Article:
This course is designed to provide the student with an in-depth understanding of topics in research bioethics and responsible conduct of research in areas of health and medicine, as they relate to research in rural, remote and marginalized communities. This course will include consideration of the moral, ethical and philosophical implications of health research and the principles of responsible conduct of research in the context of national and international standards. 

Learner Outcomes:

  1. Knowledge of ethical issues related to the design, implementation, interpretation and dissemination of health research projects. 
  2. Basic understanding of research misconduct, conflict of interest and related topics.   
  3. Knowledge of the ethical considerations in human and animal research. 
  4. Knowledge of local, national and international governance structures for research ethics and integrity. 
  5. Knowledge of Indigenous peoples’ experiences with research and researchers.   
  6. Knowledge of how research protocols and practices differ when research is conducted with Indigenous peoples and communities. 
  7. Basic understanding of informed consent. 
  8. Basic understanding of issues concerning privacy and confidentiality. 
  9. Knowledge of strategies to minimize risk in research. 

MEDS 5850 – Research Grant Writing (1.5 Credits, elective)

This course introduces students to various aspects of grant writing and grant writing styles. This course focuses on the step-by-step processes involved in creating a competitive research grant proposal. This course also provides instruction on identifying health research funding opportunities from local, provincial, national and international agencies, including those unique to Northern Ontario.  This course culminates in students developing and writing a grant proposal based on their chosen area of research interest and how the funding would support advancement of that field of study.

Learner Outcomes:

  1. Knowledge of regional, national and international funding opportunities.  
  2. Knowledge of the components of a grant proposal: summary, full proposal, figures, tables, budget, etc. 
  3. Ability to write a coherent grant proposal. 
  4. Ability to critique a grant proposal. 
  5. Basic understanding of steps involved in grant submission and post-grant administration. 

MEDS 5855 – Critical Appraisal of Research Reports (1.5 Credits, elective)

This course will introduce students to methods for critically evaluating health research by focusing on critical appraisal of current and relevant health research publications, including clinical research. This course will include a systematic approach for evaluating the strengths, weaknesses and value of research reports and how to assess the usefulness and validity of the research findings. The students will also learn the skills necessary to evaluate various types of research methodologies with the aim of providing the students with the tools to guide their own critical analysis and evaluate their own written work.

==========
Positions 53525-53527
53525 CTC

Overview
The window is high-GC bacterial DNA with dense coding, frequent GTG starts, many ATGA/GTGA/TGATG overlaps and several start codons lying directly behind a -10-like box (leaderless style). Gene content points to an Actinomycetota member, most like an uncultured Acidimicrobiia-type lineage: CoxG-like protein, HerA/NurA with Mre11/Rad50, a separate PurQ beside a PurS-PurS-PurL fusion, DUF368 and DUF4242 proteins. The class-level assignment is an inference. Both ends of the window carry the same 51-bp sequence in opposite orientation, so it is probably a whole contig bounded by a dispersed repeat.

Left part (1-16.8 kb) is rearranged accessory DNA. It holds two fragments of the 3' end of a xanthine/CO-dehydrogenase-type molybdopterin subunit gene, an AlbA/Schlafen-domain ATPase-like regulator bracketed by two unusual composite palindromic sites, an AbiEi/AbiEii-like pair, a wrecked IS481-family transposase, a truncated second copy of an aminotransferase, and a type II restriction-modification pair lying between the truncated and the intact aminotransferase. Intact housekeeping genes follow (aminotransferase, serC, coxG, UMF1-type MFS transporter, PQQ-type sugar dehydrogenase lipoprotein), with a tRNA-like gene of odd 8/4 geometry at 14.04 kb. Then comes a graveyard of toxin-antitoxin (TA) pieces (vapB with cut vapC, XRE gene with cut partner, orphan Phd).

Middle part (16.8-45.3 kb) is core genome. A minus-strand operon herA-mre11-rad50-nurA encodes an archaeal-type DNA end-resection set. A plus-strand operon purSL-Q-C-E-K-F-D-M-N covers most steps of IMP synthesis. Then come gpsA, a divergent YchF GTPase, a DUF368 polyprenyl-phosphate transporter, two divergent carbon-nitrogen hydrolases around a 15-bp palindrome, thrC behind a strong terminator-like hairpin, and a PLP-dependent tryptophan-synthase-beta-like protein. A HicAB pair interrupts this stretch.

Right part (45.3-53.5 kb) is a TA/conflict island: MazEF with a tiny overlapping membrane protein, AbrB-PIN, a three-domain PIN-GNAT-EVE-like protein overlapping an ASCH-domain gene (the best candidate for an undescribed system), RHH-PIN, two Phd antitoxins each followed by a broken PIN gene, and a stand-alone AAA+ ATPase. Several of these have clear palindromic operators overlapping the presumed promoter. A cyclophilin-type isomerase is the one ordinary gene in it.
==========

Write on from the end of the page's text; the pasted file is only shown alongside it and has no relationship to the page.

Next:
Learner Outcomes:

  1. Ability to define critical appraisal. 
  2. Basic understanding of how to critically appraise a research article.  
  3. Ability to assess the findings as they relate to the proposed intent of a research study. 
  4. Ability to assess the generalizability of research results. 
  5. Ability to assess the relevance and impact of research findings. 

MEDS 5870 – Special Topics in Rural and Remote Practice (1.5 Credits, elective)

This course will focus on aspects of rural and remote practice in the context of Northern Ontario. This course will include topics on health and illness as they relate to rural and remote communities, what defines rural and remote, access to care, social determinants of health, training for rural or remote practice, and recruitment and retention of rural health workforce. This course will introduce students to organizations that address rural and remote practices globally.

Learner Outcomes:

  1. Basic knowledge of the social, demographic and cultural characteristics of remote rural communities. 
  2. Understand the importance of culturally sensitive programs and information for Indigenous peoples. 
  3. Basic understanding of the relationship between social determinants of health and the patterns of health status, morbidity and mortality in Northern Ontario communities.  
  4. Ability to identify the structure and function of service models in remote and rural community settings. 
  5. Basic understanding of approaches to recruitment and retention of rural health professionals. 
  6. Basic understanding of education and training models for rural health practice. 
  7. Understand the importance of strong relationships within the inter-professional/interdisciplinary team in northern and rural practice. 
  8. Understand the notion of cultural competence, which includes awareness, sensitivity and safety. 
  9. Identify barriers impeding access to health services for Indigenous peoples living in remote communities.